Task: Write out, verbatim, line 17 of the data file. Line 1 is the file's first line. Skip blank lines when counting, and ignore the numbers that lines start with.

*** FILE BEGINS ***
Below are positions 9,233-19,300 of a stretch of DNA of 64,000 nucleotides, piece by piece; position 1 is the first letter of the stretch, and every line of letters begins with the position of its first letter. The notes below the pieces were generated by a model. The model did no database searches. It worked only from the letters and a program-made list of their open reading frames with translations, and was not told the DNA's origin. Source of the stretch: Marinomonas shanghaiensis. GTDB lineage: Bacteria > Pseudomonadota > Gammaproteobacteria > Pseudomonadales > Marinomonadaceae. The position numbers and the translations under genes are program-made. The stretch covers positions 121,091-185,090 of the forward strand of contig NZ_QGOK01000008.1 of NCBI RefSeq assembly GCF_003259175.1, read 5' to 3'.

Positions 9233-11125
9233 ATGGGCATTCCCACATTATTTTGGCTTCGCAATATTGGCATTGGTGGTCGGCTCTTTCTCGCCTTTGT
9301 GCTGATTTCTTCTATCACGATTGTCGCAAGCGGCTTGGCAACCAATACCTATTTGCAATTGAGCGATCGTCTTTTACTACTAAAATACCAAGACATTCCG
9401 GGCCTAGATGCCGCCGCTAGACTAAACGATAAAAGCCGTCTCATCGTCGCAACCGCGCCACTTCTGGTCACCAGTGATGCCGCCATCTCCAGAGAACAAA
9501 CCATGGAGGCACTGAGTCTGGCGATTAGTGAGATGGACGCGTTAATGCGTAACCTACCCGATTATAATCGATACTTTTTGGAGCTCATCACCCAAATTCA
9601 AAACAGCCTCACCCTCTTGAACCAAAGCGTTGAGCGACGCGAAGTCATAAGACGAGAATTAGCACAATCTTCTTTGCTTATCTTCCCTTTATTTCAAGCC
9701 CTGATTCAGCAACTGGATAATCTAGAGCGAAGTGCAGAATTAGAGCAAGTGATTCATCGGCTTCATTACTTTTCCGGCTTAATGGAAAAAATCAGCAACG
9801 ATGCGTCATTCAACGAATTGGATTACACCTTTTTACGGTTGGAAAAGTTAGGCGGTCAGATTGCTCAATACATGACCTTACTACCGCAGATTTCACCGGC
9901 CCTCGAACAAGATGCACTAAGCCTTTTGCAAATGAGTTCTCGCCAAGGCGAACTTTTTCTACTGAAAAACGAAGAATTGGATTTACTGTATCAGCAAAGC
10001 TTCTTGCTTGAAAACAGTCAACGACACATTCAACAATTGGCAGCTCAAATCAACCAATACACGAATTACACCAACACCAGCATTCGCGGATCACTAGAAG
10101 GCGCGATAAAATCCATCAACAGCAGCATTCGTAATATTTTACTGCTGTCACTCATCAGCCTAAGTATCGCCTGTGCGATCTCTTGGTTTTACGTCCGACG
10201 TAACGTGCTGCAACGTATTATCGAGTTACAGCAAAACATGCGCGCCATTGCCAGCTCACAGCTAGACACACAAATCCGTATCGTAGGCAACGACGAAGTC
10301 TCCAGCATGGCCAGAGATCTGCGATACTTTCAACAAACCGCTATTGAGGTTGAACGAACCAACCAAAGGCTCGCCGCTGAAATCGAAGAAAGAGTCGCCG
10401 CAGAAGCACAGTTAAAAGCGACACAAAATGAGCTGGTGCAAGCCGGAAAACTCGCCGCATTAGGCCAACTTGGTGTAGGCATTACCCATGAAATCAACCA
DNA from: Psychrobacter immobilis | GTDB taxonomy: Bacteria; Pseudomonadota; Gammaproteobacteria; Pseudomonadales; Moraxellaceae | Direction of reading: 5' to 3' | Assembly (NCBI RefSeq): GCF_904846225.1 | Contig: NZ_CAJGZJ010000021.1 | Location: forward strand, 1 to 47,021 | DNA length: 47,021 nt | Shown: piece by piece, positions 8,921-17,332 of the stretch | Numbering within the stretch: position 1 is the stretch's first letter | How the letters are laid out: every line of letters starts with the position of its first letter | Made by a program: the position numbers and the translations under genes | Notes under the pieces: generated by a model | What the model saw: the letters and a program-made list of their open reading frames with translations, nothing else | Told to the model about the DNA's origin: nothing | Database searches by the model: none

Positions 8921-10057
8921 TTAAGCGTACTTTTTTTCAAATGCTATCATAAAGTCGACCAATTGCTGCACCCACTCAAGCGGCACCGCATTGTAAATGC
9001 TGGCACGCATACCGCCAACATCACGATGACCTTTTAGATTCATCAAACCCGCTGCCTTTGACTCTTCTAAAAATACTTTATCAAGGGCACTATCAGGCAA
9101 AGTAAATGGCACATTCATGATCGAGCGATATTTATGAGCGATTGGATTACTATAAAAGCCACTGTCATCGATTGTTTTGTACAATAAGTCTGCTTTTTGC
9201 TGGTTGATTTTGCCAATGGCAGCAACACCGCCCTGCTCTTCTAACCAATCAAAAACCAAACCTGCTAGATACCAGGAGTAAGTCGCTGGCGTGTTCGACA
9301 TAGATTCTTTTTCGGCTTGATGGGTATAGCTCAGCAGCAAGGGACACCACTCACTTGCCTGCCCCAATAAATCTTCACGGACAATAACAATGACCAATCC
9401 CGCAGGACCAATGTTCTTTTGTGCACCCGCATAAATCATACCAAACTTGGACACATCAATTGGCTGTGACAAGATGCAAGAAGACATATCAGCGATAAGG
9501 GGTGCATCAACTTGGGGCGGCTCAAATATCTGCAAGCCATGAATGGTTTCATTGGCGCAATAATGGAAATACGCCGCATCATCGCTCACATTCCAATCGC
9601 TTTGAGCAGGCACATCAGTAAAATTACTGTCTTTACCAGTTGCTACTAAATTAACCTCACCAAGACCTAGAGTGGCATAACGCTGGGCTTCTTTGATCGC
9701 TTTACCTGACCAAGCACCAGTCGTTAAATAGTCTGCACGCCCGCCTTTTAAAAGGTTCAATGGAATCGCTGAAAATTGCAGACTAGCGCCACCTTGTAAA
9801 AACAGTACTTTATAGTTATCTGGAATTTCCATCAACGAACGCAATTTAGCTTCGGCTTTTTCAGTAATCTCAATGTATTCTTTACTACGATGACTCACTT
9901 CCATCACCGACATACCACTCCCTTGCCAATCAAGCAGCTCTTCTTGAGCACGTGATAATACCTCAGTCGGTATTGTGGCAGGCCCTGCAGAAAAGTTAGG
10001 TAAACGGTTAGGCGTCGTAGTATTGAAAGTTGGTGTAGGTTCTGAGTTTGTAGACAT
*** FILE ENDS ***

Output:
Positions 8921-10057